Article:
Can Public Schools Work? (with Neal McCluskey)


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American public schooling was established to unify diverse people and prepare citizens for democracy. Intuitively, it would teach diverse people the same values, preferably in the same buildings, with the goal that they will learn to get along and uphold government by the people. But intuition can be wrong; significant evidence suggests that public schools have not brought diverse people together, whether from legally mandated racial segregation, espousing values many people could not accept, or human beings simply tending to associate with others like themselves.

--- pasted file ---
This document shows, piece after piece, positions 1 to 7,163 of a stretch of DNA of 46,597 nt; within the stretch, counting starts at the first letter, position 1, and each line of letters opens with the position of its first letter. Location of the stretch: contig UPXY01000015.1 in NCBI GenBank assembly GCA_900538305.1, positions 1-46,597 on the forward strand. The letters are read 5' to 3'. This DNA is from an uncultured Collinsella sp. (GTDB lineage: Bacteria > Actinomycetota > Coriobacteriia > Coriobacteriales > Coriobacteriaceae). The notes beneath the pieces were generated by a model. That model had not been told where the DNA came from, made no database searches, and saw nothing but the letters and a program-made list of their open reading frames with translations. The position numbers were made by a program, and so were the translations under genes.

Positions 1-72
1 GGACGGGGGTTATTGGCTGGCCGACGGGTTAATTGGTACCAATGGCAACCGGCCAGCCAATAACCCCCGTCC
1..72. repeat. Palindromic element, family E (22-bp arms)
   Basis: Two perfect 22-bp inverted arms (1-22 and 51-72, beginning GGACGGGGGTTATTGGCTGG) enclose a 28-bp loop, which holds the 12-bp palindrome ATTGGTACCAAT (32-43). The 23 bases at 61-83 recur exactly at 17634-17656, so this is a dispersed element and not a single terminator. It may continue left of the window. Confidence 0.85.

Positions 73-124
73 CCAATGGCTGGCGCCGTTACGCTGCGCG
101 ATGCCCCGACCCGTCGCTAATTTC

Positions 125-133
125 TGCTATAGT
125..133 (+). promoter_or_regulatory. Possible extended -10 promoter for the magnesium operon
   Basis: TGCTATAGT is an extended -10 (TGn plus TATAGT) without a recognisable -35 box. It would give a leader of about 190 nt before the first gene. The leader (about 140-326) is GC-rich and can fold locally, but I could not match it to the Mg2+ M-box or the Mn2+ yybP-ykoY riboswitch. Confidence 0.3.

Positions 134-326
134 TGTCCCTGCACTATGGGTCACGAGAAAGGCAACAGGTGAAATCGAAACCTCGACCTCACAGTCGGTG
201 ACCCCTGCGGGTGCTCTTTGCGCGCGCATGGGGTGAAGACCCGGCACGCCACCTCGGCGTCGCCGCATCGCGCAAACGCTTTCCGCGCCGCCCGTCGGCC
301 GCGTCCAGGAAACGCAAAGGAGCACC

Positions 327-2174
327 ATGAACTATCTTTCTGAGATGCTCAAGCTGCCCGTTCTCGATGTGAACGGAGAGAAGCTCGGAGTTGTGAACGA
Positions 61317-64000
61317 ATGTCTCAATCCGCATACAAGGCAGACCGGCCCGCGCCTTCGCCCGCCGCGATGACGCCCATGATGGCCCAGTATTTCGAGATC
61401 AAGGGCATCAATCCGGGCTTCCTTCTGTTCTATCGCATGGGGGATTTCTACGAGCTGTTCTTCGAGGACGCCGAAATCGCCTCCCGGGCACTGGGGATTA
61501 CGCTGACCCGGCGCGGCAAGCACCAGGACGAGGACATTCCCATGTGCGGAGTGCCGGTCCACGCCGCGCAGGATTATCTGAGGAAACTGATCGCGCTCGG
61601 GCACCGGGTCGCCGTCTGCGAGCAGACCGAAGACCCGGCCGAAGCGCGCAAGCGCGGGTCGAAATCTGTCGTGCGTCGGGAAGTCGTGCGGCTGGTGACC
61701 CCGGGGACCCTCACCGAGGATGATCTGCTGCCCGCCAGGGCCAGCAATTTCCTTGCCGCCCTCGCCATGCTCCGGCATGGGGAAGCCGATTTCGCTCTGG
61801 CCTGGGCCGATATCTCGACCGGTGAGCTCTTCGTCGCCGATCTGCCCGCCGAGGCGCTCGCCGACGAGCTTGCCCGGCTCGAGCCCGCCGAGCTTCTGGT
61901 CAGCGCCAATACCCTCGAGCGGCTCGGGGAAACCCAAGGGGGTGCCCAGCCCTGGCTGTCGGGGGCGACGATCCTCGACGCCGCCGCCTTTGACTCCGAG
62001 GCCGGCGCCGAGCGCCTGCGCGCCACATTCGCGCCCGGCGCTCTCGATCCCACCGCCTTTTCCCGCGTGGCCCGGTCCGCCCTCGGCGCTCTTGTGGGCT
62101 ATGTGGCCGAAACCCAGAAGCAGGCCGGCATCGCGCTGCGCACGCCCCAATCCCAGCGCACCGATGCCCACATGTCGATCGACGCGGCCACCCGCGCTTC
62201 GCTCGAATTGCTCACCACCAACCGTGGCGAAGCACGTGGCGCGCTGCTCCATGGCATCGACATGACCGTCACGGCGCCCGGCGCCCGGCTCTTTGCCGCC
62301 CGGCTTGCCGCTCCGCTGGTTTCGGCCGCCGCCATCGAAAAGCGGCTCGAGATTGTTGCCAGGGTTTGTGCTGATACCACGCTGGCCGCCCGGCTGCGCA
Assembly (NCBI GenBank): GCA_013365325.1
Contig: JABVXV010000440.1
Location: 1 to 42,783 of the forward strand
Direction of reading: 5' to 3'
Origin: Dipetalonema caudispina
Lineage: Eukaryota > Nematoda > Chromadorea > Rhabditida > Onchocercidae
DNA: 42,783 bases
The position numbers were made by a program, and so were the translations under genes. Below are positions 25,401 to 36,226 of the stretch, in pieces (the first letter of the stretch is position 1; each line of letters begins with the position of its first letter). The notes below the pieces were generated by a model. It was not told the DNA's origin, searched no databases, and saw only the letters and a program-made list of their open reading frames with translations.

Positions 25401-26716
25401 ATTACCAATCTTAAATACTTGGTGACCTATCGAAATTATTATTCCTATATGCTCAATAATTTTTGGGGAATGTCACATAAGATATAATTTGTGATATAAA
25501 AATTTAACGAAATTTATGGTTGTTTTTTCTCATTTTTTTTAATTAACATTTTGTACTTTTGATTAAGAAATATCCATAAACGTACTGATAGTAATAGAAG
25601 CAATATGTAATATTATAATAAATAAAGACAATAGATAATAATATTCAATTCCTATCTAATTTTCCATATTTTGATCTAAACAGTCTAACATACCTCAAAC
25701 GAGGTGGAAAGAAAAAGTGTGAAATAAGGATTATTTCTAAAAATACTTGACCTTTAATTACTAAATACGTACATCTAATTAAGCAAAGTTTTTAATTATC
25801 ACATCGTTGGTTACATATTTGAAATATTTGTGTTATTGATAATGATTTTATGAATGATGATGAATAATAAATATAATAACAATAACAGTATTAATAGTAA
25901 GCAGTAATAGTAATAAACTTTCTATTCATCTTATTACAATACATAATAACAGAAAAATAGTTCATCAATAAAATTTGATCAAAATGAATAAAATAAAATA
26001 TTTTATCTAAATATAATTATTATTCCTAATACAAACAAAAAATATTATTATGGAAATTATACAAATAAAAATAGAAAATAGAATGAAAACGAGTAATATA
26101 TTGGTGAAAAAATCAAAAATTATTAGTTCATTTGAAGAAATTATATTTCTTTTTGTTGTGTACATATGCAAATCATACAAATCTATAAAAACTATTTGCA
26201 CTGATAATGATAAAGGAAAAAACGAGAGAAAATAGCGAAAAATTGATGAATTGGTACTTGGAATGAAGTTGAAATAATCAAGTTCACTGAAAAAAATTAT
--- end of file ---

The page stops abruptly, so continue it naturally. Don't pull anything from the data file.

Neal McCluskey, Director of the Cato Institute’s Center for Educational Freedom and author of the forthcoming book The Fractured Schoolhouse: Reexamining Education for a Free, Equal, and Harmonious Society, joins the show today to explain how the fear of community balkanization, the panic over critical race theory and “gender ideology”, and reactions to the COVID-19 crisis have only further driven rifts between the right and left on the topic of education. But how many of these are new problems, and how many are simply old ones in new forms? In the end, we may be forced to ask; is the intractable problem of not agreeing on what “our” children should learn solvable? And if not, is funding public education even worth it?

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